So VeryCoolSpouse & I are out this evening, having a few cocktails and reading the local entertainment and etc. rag. Flipping through the back page type ads, in the “Busty Nurses” and “Big Booty” ads, most say “in or out” and one says “$60 in, $80 out.” Now we assume “in” means “at your place” and “out” means “somewhere else.” Is the extra $20 to cover a cheap (e.g. by the hour) motel room? Or does it mean something else? Neither of us has a clue.
For the difference between incall and outcall massage, check here:
Not an expert, but I do read Savage Love. I would assume that in meant at their place, and out meant at your place, and the extra $20 was to cover the cost of transportation. And dude, if you’re looking at sixty buck hookers, you’ve got to start paying more, seriously.
In means you go to them; out means they go to you. The extra cost reflects the time they lose off the job by having to travel to and from wherever you are.
Oh so that’s what it means. I was thinking, on a per-stroke basis, it could get expensive pretty quick…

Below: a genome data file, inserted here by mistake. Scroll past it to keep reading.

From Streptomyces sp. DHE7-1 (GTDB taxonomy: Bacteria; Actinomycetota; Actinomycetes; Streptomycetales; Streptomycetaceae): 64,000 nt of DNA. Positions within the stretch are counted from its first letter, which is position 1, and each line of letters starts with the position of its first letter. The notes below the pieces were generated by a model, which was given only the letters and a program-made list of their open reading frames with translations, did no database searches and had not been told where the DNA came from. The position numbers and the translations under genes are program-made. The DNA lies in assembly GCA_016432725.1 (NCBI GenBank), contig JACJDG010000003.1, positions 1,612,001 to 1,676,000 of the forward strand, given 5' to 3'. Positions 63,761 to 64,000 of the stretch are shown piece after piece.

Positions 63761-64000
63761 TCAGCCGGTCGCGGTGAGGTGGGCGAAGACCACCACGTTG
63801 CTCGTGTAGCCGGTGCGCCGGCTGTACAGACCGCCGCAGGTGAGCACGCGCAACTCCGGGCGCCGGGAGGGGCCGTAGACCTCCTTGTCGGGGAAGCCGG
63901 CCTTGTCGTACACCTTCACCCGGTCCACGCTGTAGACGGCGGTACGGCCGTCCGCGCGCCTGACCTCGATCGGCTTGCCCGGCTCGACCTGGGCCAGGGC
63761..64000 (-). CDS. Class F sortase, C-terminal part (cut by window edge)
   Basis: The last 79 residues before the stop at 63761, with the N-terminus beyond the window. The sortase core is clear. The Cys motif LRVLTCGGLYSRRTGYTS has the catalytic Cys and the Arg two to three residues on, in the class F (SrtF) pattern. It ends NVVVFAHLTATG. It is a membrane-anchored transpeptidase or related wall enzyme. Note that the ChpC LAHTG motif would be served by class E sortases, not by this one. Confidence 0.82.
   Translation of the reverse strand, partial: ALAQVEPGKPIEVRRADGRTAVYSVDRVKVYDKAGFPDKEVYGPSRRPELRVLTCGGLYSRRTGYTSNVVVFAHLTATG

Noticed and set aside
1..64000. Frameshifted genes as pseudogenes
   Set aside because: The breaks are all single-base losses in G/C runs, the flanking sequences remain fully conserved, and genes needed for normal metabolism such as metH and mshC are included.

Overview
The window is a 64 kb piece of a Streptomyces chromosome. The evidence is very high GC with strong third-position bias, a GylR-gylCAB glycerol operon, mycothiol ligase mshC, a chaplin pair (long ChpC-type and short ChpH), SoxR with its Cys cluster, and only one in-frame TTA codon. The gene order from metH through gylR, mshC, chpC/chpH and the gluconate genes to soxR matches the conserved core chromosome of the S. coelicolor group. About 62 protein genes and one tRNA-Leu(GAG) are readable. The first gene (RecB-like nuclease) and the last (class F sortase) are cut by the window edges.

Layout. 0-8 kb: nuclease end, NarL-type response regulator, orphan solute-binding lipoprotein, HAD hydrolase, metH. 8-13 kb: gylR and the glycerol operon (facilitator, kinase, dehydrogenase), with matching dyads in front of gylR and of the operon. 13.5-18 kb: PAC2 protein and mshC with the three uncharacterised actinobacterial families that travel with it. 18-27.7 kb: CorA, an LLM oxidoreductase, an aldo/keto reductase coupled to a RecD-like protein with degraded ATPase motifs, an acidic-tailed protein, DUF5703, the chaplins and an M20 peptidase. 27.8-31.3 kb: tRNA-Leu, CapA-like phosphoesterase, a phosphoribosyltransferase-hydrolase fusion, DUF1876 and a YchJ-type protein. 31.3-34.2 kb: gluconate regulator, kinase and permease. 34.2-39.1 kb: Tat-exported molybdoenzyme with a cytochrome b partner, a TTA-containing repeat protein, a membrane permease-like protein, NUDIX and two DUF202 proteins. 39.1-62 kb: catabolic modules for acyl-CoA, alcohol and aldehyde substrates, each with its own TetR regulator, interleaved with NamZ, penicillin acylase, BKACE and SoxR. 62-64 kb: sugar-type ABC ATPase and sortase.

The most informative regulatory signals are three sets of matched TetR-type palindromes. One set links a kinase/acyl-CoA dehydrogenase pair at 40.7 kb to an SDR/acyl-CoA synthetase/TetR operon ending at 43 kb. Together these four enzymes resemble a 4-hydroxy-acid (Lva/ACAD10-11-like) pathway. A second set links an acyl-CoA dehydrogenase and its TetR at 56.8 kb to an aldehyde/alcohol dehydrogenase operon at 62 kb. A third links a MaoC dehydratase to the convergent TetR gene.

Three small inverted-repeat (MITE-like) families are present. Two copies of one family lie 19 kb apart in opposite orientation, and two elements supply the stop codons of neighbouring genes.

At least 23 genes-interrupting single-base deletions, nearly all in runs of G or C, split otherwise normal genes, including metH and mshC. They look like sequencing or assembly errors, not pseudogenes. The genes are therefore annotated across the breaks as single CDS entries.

Never mind that. What I want to know is, what’ll happen after you went in, and then realise that you can’t afford to get out of there. :eek:
It could also be rather inexpensive for some of u… Some people!
I was thinking maybe it referred to where the guy… released. Out would be messier.
A conjoined visit to the nearest ATM will clearly be necessary.
When you get there, and nobody is saying it will be an easy ride, make sure she doesn’t see you enter your PIN. Banks are pretty tight on security these days and if your identity gets stolen you will have some serious explaining to do.
We have 8 kids. We can sometimes (not very often) spend $60 on an entire evening’s entertainment/getaway: dinner & drinks (happy hour with appetizers) plus a movie and babysitter and that’s it. Hookers? Fugeddaboudit.
They make you wash dishes.